Houston City Council honors the helping hands of five ‘Harvey heroes’

HOUSTON, TX - AUGUST 27: Andrew White (L) helps a neighbor down a street after rescuing her from her home in his boat in the upscale River Oaks neighborhood after it was inundated with flooding from Hurricane Harvey on August 27, 2017 in Houston, Texas. Harvey, which made landfall north of Corpus Christi late Friday evening, is expected to dump upwards to 40 inches of rain in Texas over the next couple of days. (Photo by Scott Olson/Getty Images)

Five Houstonians who stepped up to help their neighbors during and after Hurricane Harvey received special recognition from Houston City Council earlier this week.

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The selection of heroes to receive such recognition covered the range and diversity of Houston, from a Hispanic food truck owner to a pair of African-American entertainers, and from a high school teacher to the son of a former Texas governor.

Andrew White, son of former Gov. Mark White, patrolled the flooded streets of his Houston neighborhood in his fishing boat. Over the course of the five-day storm, White rescued dozens of families, including pets, and brought them to safety. White is also campaigning for the Democratic nomination for Texas governor.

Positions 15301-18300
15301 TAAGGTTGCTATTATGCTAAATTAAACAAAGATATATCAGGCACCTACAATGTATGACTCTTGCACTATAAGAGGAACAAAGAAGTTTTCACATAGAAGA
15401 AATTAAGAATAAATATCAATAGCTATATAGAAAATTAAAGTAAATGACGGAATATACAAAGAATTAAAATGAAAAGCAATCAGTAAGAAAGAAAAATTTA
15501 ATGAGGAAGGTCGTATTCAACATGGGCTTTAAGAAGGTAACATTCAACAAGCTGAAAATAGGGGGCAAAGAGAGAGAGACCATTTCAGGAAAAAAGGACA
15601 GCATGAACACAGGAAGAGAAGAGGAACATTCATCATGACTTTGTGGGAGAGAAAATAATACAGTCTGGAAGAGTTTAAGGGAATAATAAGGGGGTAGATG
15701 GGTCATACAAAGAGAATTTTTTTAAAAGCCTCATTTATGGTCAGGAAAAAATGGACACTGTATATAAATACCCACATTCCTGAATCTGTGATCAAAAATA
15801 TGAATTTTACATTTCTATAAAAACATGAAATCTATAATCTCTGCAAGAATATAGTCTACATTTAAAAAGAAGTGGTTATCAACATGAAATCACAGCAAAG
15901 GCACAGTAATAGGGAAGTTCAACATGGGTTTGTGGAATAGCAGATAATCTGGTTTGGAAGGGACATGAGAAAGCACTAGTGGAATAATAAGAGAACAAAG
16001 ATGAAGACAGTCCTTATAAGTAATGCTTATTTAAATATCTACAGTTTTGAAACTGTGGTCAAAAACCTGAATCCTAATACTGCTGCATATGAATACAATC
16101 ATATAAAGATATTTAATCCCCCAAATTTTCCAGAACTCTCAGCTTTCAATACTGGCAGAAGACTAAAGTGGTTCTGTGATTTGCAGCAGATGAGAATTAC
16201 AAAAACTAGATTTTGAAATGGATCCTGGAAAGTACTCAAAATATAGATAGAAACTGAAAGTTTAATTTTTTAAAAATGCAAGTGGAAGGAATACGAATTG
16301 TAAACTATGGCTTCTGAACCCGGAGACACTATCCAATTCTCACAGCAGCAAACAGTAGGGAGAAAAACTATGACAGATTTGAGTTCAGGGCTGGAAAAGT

RELATED: HPD officer saves lives during Harvey while fighting for his own

DJ Mister Rogers and rapper Trae tha Truth launched the “Relief Gang,” a group committed to helping Houston’s disadvantaged neighborhoods with their rebuilding efforts.

“Just trying really to play our part to keep it going, because some of these stories really are heartbreaking,” Trae the Truth said.

“Just needing to provide that assistance for the families that we did, I would hope if I was in that situation, my neighbor would do that for me,” DJ Mr. Rogers said.

Food truck owner Saul Obregon gave out free food to victims and first responders.

“The city has done so much for me, and I’m lucky to have a business. So, I’m gonna give it back,” Obregon told a local TV station.

RELATED: Houston charity gets hands-on making hopeful hats for heroes

High school teacher Holly Hartman volunteered to act as an emergency response dispatcher. She used the smartphone app Zello to help first responders locate victims in need of rescue.

“I don’t think I did anything that most people I know wouldn’t have done. I just happened to be in the right place at the right time,” Hartman said.

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